Monday, 2 May 2016

Emerance Maschmeyer may set unique precedent on CWHL Draft day

After a valiant performance in the gold medal game of the 2016 IIHF Women’s World Championships, Emerance Maschmeyer has established herself as the top goaltender prospect in all of hockey. Poised to be a first round pick in the upcoming CWHL Draft, Maschmeyer is in a rather unique situation. Should she be drafted by the Calgary Inferno, it would mean that each league’s respective champion owns her playing rights, an unprecedented first in women’s hockey history.
In the aftermath of her junior season with the Harvard Crimson (where she helped lead the club to the NCAA Frozen Four championship game), she was the first goaltender selected in the history of the NWHL Draft, nabbed by the Boston Pride. Strategically, it was a stroke of genius by the Pride, as Maschmeyer is the type of competitor that can anchor a team’s goaltending for a decade. With the Pride having played their home games at Harvard’s Bright Center, as Brittany Ott established herself as the NWHL’s Goaltender of the Year, the chance to continue her career there at the NWHL level would appear to be an ideal situation.
Yet, there is also an ideal situation with the Calgary Inferno. Raised in Alberta, it would be the perfect pick for the Inferno, solidifying their already impressive goaltending. With Delayne Brian having established herself as the greatest goaltender in franchise history, she backstopped the club to an upset win over Les Canadiennes de Montreal in the 2016 Clarkson Cup, the first ever held on NHL ice.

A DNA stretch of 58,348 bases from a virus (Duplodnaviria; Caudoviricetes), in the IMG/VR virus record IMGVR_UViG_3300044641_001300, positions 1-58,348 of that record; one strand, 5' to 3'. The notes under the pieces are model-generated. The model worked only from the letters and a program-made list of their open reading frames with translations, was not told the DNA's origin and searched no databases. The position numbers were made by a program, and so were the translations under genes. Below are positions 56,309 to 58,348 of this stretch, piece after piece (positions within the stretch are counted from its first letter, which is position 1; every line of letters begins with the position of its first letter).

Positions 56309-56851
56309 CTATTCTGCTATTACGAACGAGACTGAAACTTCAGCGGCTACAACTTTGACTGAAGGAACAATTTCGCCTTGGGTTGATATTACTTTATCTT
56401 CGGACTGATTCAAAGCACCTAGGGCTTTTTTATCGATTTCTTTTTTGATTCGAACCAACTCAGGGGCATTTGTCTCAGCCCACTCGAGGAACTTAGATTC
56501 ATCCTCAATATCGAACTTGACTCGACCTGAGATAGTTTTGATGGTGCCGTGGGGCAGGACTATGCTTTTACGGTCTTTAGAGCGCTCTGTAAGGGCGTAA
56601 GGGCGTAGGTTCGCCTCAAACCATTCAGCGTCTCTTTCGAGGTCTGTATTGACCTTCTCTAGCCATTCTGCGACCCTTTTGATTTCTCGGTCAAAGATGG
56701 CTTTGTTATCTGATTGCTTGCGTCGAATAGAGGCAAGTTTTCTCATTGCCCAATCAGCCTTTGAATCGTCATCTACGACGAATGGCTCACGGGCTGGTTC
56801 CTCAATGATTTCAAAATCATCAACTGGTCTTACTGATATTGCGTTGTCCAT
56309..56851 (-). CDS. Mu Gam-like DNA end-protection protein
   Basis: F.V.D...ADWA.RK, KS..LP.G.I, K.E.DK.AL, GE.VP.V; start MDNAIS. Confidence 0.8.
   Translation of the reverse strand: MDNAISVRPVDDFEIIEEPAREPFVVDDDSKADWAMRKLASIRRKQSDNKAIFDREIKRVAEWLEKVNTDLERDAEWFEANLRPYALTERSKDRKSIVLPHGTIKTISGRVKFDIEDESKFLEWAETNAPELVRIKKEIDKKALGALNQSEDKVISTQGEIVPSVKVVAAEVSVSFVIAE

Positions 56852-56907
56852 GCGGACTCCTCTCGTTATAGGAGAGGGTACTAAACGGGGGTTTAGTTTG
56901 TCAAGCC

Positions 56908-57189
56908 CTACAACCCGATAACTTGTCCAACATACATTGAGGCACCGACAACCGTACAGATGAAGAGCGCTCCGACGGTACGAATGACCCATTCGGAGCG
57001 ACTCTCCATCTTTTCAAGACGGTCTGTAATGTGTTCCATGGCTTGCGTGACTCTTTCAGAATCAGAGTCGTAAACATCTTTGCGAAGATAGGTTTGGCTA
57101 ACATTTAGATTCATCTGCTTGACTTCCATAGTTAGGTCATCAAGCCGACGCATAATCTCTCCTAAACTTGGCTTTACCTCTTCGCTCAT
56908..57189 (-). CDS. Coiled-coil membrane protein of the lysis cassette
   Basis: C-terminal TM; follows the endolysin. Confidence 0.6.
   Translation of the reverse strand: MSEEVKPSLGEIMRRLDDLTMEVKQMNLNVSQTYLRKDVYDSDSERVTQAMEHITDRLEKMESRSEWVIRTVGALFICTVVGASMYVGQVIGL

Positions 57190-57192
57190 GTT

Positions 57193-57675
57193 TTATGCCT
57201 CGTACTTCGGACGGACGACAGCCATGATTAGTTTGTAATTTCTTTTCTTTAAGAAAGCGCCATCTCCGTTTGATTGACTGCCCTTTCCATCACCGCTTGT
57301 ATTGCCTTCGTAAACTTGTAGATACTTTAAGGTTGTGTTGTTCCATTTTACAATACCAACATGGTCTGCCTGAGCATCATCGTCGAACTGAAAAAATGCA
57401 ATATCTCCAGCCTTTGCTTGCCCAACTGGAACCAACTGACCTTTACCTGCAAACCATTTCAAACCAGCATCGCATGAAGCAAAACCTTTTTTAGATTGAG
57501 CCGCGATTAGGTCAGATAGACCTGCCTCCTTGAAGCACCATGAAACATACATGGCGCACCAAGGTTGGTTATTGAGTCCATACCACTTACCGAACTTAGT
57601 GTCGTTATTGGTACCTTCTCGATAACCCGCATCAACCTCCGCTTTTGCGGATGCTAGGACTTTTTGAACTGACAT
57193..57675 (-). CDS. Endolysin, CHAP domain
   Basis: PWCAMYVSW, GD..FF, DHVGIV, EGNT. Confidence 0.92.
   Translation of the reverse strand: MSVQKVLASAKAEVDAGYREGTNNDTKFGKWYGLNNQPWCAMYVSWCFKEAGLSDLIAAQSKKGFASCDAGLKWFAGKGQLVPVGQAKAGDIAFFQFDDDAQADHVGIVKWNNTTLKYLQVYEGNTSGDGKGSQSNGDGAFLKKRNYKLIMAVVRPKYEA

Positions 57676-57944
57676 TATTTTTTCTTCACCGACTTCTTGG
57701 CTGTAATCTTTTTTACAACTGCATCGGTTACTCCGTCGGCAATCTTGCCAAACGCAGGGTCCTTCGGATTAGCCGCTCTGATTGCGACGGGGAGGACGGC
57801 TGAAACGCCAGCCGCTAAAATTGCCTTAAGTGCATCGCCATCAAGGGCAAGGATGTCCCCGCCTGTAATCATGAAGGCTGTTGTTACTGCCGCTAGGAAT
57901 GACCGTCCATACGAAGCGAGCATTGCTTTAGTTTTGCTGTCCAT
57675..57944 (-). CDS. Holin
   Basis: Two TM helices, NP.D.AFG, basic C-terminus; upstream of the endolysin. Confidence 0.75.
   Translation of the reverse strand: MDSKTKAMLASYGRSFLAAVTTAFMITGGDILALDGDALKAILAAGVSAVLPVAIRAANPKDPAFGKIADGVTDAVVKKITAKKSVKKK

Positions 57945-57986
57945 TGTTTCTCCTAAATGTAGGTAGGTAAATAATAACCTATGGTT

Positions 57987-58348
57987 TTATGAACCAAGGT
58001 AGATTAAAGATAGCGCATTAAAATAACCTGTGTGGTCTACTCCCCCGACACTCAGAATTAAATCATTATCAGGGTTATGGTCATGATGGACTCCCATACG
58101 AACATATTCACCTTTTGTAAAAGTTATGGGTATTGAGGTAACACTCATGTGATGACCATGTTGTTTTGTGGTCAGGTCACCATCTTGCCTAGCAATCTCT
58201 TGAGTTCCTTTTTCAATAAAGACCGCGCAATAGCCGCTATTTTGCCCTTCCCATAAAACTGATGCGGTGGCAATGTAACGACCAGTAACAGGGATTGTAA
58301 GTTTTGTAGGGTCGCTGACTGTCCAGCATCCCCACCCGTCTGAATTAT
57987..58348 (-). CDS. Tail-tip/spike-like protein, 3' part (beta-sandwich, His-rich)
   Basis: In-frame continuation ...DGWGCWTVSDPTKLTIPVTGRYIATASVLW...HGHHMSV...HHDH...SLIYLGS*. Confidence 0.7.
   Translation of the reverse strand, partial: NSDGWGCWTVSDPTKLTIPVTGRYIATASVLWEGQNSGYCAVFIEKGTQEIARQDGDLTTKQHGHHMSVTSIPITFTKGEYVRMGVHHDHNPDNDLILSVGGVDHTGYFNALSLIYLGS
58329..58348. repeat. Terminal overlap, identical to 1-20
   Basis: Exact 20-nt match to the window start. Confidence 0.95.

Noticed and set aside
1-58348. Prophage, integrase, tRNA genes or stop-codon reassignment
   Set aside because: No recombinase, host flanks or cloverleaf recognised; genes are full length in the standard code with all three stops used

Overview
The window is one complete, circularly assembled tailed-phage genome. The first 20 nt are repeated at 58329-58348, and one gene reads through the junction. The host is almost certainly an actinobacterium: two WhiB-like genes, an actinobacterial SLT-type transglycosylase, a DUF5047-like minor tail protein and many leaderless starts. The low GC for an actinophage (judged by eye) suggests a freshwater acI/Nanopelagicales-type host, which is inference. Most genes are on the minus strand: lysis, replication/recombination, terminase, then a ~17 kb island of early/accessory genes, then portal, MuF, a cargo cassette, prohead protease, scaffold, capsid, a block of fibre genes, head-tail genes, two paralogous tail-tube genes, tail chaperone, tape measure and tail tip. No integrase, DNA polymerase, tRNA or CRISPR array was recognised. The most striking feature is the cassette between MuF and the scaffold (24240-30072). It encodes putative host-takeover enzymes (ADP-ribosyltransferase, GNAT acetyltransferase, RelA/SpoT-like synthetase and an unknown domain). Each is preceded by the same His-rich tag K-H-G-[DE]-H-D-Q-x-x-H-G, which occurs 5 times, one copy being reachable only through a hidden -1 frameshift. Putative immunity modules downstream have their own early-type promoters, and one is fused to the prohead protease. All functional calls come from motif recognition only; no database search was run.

Ideally, Brian and Maschmeyer would place the Inferno in the position of favorites for next year’s Clarkson Cup. Even though Brian deserves to be the starter, considering her run to the championship, it would be an opportunity to not rush Maschmeyer, while having her adjust to the CWHL style of play in a way that speaks of confident development and not urgent detriment for the team’s future.
Considering that Maschmeyer will likely be part of Canada’s centralization camp in the autumn of 2017 (in preparation for the 2018 Pyeongchang Winter Games, it would avoid any type of goaltending controversy for the 2017-18 with whichever team she chooses to sign with. Eventually, Maschmeyer will earn a starting role and it will mean a transitional one for whichever goaltender she calls a teammate in her pro career.
Although one team will lose out on Maschmeyer, allowing their current goaltender to remain a starter, it speaks volumes to the quality of goaltending in women’s hockey and the limited playing spaces. Each team in the CWHL and the NWHL features a world class goaltender between the pipes. As the game evolves, it is inevitable that even the backup goaltenders shall be equally talented.
As the existence of two leagues represents a learning curve for all teams, as dealing with player personnel takes on a whole new dimension, the signing of Maschmeyer will certainly represent a completely different aspect to the game, as this may determine how future prospects are handled by both leagues. Undoubtedly, it must avoid the kind of rivalry that defined pro football in the 1960s as the AFL and NFL were at war over top prospects, which continuously resulted in players drafted by both leagues. Considering that NWHL clubs face penalties to their salary cap for unsigned picks, Canadian superstars may be taken only in later rounds or go undrafted altogether, with clubs willing to wait for free agency.
The Maschmeyer signing will certainly result in a significant influence long term on the hockey landscape. Whether it signifies that elite players will opt to stay home in order to continue their pro careers, possibly complemented by expansion, or that rules may need to be put in place regarding non-American or non-Canadian draft prospects, the only agreed upon point is that such a situation was bound to happen. What happens afterwards shall be the defining moment in the growth of pro women’s hockey in North America.

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